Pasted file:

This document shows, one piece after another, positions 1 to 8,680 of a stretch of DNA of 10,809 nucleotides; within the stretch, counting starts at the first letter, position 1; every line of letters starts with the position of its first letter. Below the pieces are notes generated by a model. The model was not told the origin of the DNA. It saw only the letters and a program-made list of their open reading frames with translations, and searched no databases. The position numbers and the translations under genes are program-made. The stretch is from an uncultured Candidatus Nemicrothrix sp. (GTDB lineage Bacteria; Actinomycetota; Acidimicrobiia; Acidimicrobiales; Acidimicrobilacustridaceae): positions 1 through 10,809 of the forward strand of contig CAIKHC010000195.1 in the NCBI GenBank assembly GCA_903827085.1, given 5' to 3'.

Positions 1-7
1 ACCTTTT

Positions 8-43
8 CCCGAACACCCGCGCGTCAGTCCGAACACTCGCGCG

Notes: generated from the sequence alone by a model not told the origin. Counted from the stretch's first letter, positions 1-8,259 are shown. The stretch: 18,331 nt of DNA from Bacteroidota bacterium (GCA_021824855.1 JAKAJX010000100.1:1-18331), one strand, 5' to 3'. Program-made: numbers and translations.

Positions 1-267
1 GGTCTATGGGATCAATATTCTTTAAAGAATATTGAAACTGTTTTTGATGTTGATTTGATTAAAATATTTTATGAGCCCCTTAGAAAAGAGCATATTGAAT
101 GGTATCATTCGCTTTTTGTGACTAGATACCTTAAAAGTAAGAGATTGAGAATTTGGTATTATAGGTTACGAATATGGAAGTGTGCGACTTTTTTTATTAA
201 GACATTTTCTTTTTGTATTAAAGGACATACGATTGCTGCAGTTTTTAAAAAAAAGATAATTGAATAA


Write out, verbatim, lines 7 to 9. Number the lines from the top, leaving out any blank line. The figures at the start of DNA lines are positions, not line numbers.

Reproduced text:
Positions 1-267
1 GGTCTATGGGATCAATATTCTTTAAAGAATATTGAAACTGTTTTTGATGTTGATTTGATTAAAATATTTTATGAGCCCCTTAGAAAAGAGCATATTGAAT
101 GGTATCATTCGCTTTTTGTGACTAGATACCTTAAAAGTAAGAGATTGAGAATTTGGTATTATAGGTTACGAATATGGAAGTGTGCGACTTTTTTTATTAA